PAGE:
New Jersey Calls Do-Over on Mega Mall Debt Authorization Vote

  • Non-profit threatened to file a law suit to block debt sale
  • Agency plans $1.2 billion issue for American Dream project

A New Jersey agency has scheduled a new vote on granting $1.2 billion of tax-exempt bonds to the developer of American Dream, the unfinished mega mall in the Meadowlands, after a non-profit group threatened to file a law suit to block the sale. 

The New Jersey Sports and Exposition Authority, which owns the mall site, will vote Sept. 15 to readopt resolutions for the sale of bonds on behalf of Canadian developer Triple Five Worldwide, according to a meeting agenda. The bonds will allow the Edmonton, Alberta-based company, who also own the Mall of America in Minnesota, to complete the 2.9 million square-foot American Dream project. About $350 million of the debt is backed by grant money and another $800 million is payable from payments by the developer in lieu of taxes, known as a PILOT.

“It’s unfortunate that the NJSEA thought they could pull the wool over the eyes of New Jersey taxpayers by approving $1.15 billion in bonding for a failed mall during an emergency meeting in the dog days of August,” said Bruno Tedeschi, a spokesman for the non-profit New Jersey Alliance for Fiscal Integrity, in an e-mailed statement.

Last week, the non-profit cited "flawed procedures" used to push the plan through and demanded the sale be put on hold. The group said it would file an emergency lawsuit in the state court appellate division if the agency didn’t act by Sept. 12.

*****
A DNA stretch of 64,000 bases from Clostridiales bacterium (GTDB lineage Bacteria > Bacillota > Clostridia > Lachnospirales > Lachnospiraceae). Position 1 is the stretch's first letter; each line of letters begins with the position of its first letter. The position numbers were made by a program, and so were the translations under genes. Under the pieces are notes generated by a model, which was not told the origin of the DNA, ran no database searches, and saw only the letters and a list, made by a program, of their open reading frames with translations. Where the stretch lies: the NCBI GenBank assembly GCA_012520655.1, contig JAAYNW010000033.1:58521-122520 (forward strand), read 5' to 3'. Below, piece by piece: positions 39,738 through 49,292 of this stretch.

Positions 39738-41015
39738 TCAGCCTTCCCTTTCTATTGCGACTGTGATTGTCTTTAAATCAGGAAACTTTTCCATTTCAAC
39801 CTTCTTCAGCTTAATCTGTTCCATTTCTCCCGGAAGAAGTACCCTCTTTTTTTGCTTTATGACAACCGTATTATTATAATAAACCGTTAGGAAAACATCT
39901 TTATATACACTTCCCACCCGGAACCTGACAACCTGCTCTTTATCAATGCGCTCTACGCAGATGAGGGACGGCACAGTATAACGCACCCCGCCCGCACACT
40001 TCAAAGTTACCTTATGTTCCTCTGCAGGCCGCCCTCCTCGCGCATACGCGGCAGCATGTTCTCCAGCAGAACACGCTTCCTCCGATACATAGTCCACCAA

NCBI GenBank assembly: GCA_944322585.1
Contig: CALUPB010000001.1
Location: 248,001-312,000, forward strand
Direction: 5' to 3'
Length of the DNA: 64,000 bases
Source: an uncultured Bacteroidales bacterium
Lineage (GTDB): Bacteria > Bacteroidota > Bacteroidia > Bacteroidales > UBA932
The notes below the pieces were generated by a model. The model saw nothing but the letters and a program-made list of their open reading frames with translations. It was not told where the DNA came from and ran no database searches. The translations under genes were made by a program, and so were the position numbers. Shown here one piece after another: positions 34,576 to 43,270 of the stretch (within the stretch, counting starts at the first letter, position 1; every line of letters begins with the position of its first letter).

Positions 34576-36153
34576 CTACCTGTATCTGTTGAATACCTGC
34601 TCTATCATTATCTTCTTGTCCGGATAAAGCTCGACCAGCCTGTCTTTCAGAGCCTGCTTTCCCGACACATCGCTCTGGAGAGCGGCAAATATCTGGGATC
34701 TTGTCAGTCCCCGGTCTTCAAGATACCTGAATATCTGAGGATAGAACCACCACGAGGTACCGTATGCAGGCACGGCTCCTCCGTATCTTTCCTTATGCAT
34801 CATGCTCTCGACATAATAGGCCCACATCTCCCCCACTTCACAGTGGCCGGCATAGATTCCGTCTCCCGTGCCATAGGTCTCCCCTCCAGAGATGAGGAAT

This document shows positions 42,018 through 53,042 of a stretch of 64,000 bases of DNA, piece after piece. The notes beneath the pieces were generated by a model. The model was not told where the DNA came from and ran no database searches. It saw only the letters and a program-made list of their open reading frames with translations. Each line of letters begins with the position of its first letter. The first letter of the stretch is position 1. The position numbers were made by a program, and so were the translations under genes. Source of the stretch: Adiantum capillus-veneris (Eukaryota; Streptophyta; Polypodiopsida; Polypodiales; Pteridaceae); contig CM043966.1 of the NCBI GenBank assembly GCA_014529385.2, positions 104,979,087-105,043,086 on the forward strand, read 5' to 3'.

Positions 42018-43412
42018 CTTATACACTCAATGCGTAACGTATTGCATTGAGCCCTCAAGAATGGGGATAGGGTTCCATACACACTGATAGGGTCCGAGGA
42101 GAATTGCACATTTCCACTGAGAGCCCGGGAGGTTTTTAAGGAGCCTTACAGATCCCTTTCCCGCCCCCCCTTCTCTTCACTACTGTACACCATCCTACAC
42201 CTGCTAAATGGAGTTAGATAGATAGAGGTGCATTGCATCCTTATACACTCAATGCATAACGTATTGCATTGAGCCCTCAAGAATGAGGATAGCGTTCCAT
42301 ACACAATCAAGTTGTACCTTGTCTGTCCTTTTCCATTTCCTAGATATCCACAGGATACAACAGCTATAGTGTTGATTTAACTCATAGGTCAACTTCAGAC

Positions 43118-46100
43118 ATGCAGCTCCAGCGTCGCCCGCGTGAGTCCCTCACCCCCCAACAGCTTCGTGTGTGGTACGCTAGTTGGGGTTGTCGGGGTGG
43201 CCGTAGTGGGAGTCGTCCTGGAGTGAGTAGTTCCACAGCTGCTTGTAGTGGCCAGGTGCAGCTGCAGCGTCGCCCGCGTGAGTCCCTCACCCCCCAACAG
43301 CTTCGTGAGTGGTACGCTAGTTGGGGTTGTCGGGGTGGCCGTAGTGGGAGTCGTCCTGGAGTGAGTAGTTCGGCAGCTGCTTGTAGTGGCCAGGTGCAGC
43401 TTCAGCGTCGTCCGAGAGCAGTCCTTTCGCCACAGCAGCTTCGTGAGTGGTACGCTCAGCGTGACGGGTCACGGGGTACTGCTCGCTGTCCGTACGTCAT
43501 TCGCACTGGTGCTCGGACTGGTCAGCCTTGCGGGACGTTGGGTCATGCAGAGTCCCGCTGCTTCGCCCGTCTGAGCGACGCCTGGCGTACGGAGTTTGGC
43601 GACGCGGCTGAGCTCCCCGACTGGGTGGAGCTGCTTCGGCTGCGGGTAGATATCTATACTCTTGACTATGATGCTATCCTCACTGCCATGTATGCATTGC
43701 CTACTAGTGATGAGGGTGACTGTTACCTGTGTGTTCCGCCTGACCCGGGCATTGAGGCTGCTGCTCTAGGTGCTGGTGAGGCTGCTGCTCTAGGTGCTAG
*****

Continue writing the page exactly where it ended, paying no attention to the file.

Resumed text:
The non-profit group said the bond resolutions approved by the NJSEA board at its Aug. 25 meeting didn’t state the principal terms of the bonds, including interest rates and maturity dates, in violation of state law. In addition, the resolutions failed to explain why the bonds were being sold privately to a Wisconsin agency rather than through a competitive bid process and that NJSEA failed to give adequate public notice of the Aug. 25 meeting.

The New Jersey agency is selling the debt to the Wisconsin Public Finance Authority, which will market the unrated bonds to investors.

“No PILOT revenue stream or sales tax rebate stream has ever collateralized a bond issue of another state, and neither of the laws authorizing Redevelopment Area Bonds or Economic Redevelopment and Growth bonds allows it," the non-profit said in e-mailed statement last week.

The project, abutting the New Jersey Turnpike west of Manhattan, has failed to make several promised opening dates as developers ran out of cash. It now anticipates opening in mid-2018.

— With assistance by David Voreacos

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